Castellucci restaurant group introduces its own wine label

CHG restaurants' new wines are a sweet nod to the owners' father Federico Castellucci.
Courtesy of Stephanie Castellucci

CHG restaurants' new wines are a sweet nod to the owners' father Federico Castellucci. Courtesy of Stephanie Castellucci

Family plays a major role at the Castellucci Hospitality Group, so it naturally is front and center in the introduction of the company’s new wines. Family photos passed down through five generations of restaurateurs hang on the walls of the Iberian Pig, Double Zero, Sugo, Bar Mercado and Recess. For owners Fred, John and Stephanie Castellucci, the pictures are more than decoration; they are a lodestar for the family’s work (and play) ethic — and one of them is featured on the new wine bottles.

The siblings unveiled their signature wines in early January to the family hero, their dad, Federico, known as Mr. C. When Stephanie Castellucci handed him a bottle, he held it with immense pride and the biggest smile. “We surprised him with that,” she said, “a pure joy moment.”

Castellucci Hospitality Group unveiled two private label wines available on all its restaurants' wine lists. Courtesy of Stephanie Castellucci

Credit: Stephanie Castellucci

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Credit: Stephanie Castellucci

The restaurant family goes back 100 years. “My father’s 11 brothers and sisters worked their entire lives to get their kids one step closer to a better life,” said Federico Castellucci, the son of Italian and Greek immigrants.

It’s all about how hard work really can pay off, daughter Stephanie said. “When his dad came over with his brothers and sisters, and started a new life, they were all essentially in manual labor. There is this background of extreme work ethic throughout generations of our family, who basically worked their whole life to set it up for their kids, and we are carrying it on.”

The concept of a family dinner with wine is something that has been instilled in the Castellucci family. “When we first opened restaurants,” Fred Castellucci said, “we would all work six days, and Sundays would always be the day off, to get together and have family dinner.”

Good wine was a sort of social lubricant, and a Sunday tradition. “We’re passionate wine people,” he said.

As an embodiment of the restaurant group’s historic roots, Fred and Stephanie Castellucci began their wine pursuit a year and a half ago. They did a fair amount of wine travel, and partnered with importers Olé & Obrigado.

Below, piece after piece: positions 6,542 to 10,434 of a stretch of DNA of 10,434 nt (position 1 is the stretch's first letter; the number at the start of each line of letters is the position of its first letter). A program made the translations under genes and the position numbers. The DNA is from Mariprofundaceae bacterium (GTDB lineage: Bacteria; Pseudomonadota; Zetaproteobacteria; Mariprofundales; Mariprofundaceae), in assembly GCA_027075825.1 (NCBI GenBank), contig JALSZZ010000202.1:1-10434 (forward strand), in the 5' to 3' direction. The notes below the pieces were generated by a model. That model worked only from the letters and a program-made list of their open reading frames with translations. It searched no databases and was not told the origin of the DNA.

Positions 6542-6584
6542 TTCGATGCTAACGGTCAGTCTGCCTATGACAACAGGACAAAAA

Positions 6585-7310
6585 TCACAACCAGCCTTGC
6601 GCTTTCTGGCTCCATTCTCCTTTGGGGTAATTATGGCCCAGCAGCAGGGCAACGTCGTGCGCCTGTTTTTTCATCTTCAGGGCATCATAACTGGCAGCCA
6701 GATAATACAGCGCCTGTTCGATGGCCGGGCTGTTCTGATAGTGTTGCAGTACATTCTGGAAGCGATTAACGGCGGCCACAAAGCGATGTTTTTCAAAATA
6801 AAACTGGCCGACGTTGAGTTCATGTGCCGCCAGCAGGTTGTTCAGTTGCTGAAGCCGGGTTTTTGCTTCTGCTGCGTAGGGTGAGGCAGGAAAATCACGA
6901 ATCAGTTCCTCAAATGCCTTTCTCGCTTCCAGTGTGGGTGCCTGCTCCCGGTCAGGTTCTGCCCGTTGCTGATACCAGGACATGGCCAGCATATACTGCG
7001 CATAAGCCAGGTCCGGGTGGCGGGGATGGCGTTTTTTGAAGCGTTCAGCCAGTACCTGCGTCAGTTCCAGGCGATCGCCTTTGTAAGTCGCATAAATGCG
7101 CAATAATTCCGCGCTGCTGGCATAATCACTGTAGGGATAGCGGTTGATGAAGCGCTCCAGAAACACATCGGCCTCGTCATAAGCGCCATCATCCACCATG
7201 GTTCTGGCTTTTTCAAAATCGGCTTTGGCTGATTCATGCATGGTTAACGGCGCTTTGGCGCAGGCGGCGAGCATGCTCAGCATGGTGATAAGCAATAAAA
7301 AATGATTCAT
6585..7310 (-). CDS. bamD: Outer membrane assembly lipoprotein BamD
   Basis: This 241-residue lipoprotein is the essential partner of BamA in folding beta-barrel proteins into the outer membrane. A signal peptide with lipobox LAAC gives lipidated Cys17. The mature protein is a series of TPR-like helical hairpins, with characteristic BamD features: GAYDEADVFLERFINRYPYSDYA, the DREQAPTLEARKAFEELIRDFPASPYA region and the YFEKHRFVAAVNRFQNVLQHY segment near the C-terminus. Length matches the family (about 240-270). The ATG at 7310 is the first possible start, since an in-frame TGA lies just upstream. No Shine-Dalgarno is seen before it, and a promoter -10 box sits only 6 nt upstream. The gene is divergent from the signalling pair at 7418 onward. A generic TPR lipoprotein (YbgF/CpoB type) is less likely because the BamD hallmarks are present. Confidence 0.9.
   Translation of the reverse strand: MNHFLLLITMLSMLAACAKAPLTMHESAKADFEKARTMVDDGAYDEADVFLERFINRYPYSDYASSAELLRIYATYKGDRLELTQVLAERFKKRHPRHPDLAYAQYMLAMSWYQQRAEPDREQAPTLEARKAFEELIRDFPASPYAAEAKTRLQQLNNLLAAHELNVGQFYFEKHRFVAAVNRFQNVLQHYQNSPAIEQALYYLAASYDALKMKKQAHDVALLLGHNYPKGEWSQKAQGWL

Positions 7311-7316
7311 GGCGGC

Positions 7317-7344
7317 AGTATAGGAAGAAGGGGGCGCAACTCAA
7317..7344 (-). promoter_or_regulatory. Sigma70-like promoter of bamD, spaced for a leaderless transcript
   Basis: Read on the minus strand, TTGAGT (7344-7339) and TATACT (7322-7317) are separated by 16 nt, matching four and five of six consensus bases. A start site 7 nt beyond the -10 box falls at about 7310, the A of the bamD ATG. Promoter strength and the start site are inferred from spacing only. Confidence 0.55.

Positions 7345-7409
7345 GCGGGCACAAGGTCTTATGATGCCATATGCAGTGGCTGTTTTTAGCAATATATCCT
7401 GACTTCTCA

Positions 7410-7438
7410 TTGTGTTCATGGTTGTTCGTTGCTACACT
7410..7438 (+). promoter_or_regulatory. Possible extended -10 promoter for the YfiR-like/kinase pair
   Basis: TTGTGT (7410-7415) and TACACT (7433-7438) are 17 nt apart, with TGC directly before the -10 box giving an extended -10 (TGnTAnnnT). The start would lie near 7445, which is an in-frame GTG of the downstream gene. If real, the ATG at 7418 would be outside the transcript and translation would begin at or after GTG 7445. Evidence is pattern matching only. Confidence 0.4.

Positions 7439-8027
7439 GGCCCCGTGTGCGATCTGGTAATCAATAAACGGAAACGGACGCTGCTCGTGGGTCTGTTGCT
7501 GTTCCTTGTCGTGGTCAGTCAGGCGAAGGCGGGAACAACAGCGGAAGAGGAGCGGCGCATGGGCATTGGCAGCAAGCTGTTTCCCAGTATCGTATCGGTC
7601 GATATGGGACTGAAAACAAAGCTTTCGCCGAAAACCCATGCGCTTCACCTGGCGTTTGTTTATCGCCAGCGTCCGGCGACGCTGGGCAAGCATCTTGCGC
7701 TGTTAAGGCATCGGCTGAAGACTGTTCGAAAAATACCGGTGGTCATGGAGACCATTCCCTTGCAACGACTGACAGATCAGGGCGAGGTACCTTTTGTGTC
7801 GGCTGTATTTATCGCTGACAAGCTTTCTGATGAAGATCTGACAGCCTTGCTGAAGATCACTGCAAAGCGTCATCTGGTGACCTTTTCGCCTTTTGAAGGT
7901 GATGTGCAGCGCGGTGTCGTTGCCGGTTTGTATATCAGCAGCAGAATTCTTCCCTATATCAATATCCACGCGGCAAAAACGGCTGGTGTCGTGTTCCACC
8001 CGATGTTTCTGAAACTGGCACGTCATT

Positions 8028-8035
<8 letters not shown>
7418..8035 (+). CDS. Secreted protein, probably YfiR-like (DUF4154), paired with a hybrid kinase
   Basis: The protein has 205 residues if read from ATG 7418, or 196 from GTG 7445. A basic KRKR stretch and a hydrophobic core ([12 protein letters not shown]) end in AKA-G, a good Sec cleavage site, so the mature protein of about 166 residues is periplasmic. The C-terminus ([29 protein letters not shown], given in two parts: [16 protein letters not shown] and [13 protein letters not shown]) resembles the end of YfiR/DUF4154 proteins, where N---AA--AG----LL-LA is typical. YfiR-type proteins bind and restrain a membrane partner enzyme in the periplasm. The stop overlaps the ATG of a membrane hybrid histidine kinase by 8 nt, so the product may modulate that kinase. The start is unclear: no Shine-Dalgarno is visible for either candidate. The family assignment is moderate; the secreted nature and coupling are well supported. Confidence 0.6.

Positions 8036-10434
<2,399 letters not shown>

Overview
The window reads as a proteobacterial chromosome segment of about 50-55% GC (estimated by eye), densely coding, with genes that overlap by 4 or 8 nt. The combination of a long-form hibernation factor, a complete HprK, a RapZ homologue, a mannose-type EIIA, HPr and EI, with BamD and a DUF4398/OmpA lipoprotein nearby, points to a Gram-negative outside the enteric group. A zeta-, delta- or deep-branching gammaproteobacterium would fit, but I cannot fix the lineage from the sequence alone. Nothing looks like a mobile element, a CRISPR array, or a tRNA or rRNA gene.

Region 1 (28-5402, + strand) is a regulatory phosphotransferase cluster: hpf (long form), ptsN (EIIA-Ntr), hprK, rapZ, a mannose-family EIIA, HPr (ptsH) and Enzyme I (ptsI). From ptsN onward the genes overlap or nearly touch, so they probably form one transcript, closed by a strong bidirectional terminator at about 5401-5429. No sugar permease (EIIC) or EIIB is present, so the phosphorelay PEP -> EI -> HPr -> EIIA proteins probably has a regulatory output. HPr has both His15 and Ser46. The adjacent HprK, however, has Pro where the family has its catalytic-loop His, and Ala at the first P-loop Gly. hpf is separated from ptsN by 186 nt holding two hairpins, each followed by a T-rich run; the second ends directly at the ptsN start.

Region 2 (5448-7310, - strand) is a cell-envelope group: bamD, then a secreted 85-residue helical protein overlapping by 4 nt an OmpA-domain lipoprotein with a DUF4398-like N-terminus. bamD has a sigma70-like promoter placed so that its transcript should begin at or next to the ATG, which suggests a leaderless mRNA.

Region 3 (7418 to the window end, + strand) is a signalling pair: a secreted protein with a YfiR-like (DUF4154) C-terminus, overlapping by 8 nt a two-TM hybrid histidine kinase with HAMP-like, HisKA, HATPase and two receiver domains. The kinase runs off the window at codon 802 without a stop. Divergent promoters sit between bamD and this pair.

“Co-founder Alberto Orte said to us, ‘Let’s make wine together; we can use fruit from these plots,’” Fred said. Orte became their winemaker, as they set out identifying flavor profiles, regions and great values that would be a fit for their restaurants.

“After going through different iterations and names, a couple bubbled to the top,” Fred said. They landed on Más Asi, which translates to “more like that.”

Rioja, the biggest winemaking region of Spain, and the region from which the Castellucci group sells the most wine, was an obvious first choice. Made from grapes grown in two plots of Rioja Alta, Más Asi Tempranillo is “young, but complex,” he said, and great with food. “It’s very much like a food-driven Italian wine.”

“Juicy red fruit, peppery, spicy, and a little dusty,” Stephanie Castellucci added.

Their alvarinho was made with grapes from the Portuguese side of the Minho river (which borders Portugal and Spain). Stephanie described the white wine as light and delicate, with flavors of lemon and fresh apple. It has great salinity and bright minerality.

“It’s a nice balance,” Fred Castellucci said. “Softer and creamier, because it has no added carbon dioxide.”

Sustainability also was a factor when developing the wines, with a focus on organic and biodynamic viniculture.

The Rioja and alvarinho are available in all Castellucci restaurants, for $40 and $44 a bottle, respectively, and $10 and $11 per glass. You also can purchase them for takeout via each restaurant’s website, for $20 a bottle.

In the future, look for the Castelluccis to jump into the wine business in a bigger way, perhaps with a new concept.

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